Last I left off, it was day one of Spring semester. Now, two weeks in, I'm overwhelmed with 16 credit hours (plus a 4 credit hour Research Methods class that's required for the McNair Scholarship Program) and plugging along.
The class I've felt the most intimidated about? Spanish I. It's been 12+ years since I've tried to learn a foreign language. A couple of nights prior to my first day at school I expressed my language acquisition nervousness to my friend, Emmi, who is currently a Spanish high school teacher. The way she explained learning language to me really resonated; along the lines of how I learned my first language, English, as a baby picking up on individual words, learning to piece together sentences, grammar, ... eventually reading, writing, proper pronunciation, yada yada. She forewarned me of teachers who have - other methods.
During week one I had Spanish with a professor who, in a nutshell, definitely opts for those "other methods" Emmi spoke of. He left me in the dust as he rambled on (with the exception of the two students who clearly already spoke Spanish), scribbled on the board, assigned us homework and studying for our day two quiz. My chest clenched and my stomach churned - the transformation of what should be fun into an absolutely confusing sucks-to-be-you-if-you're-actually-new-to-Spanish torture chamber in full effect. The next day I asked other students about this professor. Red flags galore. Another professor on campus was frequently suggested.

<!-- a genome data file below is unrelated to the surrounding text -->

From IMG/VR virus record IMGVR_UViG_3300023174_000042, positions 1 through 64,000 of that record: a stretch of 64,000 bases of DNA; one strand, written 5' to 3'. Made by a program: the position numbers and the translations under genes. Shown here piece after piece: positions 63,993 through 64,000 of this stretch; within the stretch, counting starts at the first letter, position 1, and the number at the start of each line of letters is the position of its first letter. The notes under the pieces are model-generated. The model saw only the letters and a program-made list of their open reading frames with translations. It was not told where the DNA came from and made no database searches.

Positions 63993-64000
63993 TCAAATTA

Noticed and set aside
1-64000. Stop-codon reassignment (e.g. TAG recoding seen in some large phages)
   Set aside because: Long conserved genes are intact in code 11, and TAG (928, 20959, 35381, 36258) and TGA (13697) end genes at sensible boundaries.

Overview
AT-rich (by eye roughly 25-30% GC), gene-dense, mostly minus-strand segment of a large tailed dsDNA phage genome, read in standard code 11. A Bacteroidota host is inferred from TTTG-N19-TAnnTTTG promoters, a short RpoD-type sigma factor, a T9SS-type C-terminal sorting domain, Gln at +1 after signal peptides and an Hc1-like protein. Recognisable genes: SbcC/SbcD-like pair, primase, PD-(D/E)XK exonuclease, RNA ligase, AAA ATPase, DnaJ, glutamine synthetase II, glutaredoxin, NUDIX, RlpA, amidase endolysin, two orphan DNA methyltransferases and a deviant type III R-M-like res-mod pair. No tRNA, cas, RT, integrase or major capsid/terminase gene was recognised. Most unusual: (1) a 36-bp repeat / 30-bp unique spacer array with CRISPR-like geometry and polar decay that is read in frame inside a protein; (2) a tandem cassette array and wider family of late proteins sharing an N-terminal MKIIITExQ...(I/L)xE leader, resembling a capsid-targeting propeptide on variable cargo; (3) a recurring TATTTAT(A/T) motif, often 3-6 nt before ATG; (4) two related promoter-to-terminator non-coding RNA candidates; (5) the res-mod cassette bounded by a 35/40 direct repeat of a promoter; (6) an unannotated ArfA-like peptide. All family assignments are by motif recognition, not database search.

So on day two, giving him one more chance, it only got worse. Class felt like a ship plowing through crashing waves where I better hold on for dear life and stay afloat, otherwise my ragged little body will be torn apart and left behind. But then, a little blip in the distance appeared. A life boat, really, called transfer out. The little blip got closer... closer... and I got out. To an 8am class the following morning with the other teacher I'd heard good things about.
The next morning? The difference was night and day. Instead of feeling like I'm being weeded out and tortured, not only is the environment fun and encouraging, but, I'm actually learning.
But more important than Spanish I? When I received an e-mail through my school account on the 11th that read:
'The Vagina Monologues'
Open auditions to all female* members of the (college)...... Prior acting experience is neither required nor discouraged. All interested participants should complete the attached audition form and come prepared to read a short excerpt from a monologue of their choice (scripts will be provided). The Vagina Monologues are read on-stage during performance, so no memorization is necessary.
*V-Day at (college) is an equal opportunity force against sexual violence towards both women and men; however, ‘The Vagina Monologues’ as copyrighted material is an all female cast.